Teachers, students celebrate teacher appreciation week


Jayla Nartatez

Celebrate! During teacher appreciation week, some students display their appreciation for their teachers.

Jayla Nartatez, Reporter

The week of May 2, 2022 was teacher appreciation week when some students recognized the role a teacher plays in their lives.  During this week, some students reflectd on what teachers have done for them while teachers reflected on what it is like being a teacher. 


For science teacher Jessica Hogan, she enjoyed school as a kid and realized she wanted to teach when she fell in love with biology when taking zoology at AAHS her senior year.  After being a teacher assistant for a freshman biology lab in college, it was clear to Hogan that she wanted to teach biology and science.

“I was one of those nerdy kids who loved school and even played school with my dolls or my younger siblings and neighborhood kids.  I love when kids and I struggle through a good activity and kids have what teachers call the A-Ha! or lightbulb moment. That’s so cool,” Hogan said.

Math teacher Daniel Harber feels appreciated as a teacher from both students and teachers.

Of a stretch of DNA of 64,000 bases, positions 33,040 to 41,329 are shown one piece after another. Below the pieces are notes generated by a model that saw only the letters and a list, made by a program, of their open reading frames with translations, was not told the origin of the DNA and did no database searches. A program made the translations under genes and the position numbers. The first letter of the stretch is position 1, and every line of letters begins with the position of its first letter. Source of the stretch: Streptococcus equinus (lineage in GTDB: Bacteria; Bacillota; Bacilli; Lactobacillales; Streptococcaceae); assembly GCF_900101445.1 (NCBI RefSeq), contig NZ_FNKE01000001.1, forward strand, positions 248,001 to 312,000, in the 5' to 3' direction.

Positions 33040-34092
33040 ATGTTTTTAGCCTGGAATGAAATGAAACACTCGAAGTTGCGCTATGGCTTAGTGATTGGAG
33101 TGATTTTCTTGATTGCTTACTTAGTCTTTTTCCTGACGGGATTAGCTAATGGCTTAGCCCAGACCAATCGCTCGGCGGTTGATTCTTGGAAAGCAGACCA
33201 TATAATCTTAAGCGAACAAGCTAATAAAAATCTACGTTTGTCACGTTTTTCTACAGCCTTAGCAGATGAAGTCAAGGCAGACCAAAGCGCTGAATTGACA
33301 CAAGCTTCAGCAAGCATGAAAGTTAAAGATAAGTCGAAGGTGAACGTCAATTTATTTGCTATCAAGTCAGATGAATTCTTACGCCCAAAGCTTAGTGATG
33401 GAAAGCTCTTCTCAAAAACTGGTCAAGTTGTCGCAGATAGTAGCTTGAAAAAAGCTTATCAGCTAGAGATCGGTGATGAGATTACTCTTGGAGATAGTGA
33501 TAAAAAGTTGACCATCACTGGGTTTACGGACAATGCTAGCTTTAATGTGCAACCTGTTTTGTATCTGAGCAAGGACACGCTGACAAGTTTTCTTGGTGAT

“I know that it doesn’t always seem to be shown, but our students, other teachers and administrators truly do care for us. You can tell it by the students’ actions and emotions, their expressions for when that light bulb goes on from figuring out a problem or just being there for them,” Harber said. “As for other teachers, that is my support group that I can go to at any time. My closest and dearest friends are teachers in the district.”

As Hogan has experienced what it is like to be a teacher herself, she understands what being a teacher truly means.

“A teacher isn’t just someone who talks and talks and then tests kids. A teacher wears a lot of hats today but most importantly, teachers need to be willing to share their enthusiasm for their subject to engage others enough for them to appreciate the subject,” Hogan said. “In order to do that, we teachers need to engage the students as human beings first. Maybe kids won’t find protein synthesis as fascinating as I do but I hope they’ll understand it and remember it.”

Being a teacher, Harber has experienced some instances where students have made him feel good. 

“There have been countless instances when I have really felt good as a teacher, emails, letters and even gifts are some of the nice material things that students have done for me. There are two other cases that make me feel really good as a teacher. The first are the students who communicate and constantly do their work, reaching out for help when it is needed, it just makes you feel like you are there for a reason. The second are the students who ‘finally get it’ or get to graduation. They have struggled because of school, home, medical or other issues and once they are able to put those aside and focus on school, their achievements are the best possible reward you can ever have as a teacher,” Harber said. “As the seniors walk across the stage this year, I know there are some that will be in these shoes, and I could not be any prouder.”